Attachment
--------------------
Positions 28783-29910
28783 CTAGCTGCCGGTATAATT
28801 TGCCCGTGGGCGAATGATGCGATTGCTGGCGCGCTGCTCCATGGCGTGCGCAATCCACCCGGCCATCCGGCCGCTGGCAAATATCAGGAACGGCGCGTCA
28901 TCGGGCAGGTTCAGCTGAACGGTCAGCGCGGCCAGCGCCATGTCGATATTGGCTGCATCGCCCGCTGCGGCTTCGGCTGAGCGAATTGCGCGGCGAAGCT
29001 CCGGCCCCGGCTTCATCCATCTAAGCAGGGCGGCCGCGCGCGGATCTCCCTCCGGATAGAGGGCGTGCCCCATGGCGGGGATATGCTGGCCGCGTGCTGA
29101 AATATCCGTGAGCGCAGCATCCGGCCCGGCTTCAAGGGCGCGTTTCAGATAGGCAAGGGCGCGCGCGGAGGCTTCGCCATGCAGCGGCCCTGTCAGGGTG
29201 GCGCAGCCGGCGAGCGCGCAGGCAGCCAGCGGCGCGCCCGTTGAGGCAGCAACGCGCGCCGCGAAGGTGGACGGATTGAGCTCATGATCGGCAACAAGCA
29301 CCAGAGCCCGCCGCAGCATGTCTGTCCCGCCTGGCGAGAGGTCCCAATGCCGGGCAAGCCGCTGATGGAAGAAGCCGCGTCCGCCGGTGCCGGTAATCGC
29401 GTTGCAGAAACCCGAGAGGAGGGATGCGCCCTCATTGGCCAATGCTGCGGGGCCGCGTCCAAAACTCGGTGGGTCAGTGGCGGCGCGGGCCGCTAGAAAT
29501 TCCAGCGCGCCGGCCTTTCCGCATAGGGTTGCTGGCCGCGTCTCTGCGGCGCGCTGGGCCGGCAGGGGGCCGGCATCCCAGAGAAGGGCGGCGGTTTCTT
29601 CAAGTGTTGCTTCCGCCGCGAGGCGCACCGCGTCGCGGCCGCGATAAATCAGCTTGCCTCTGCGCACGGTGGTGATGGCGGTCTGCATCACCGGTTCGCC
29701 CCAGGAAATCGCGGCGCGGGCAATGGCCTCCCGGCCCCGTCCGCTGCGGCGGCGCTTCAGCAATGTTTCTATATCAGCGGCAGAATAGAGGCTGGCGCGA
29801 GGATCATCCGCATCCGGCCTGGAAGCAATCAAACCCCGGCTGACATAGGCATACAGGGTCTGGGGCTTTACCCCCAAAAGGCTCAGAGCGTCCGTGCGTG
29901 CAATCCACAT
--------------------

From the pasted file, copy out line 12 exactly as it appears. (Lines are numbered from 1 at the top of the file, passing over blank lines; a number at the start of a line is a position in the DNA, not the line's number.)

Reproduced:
29701 CCAGGAAATCGCGGCGCGGGCAATGGCCTCCCGGCCCCGTCCGCTGCGGCGGCGCTTCAGCAATGTTTCTATATCAGCGGCAGAATAGAGGCTGGCGCGA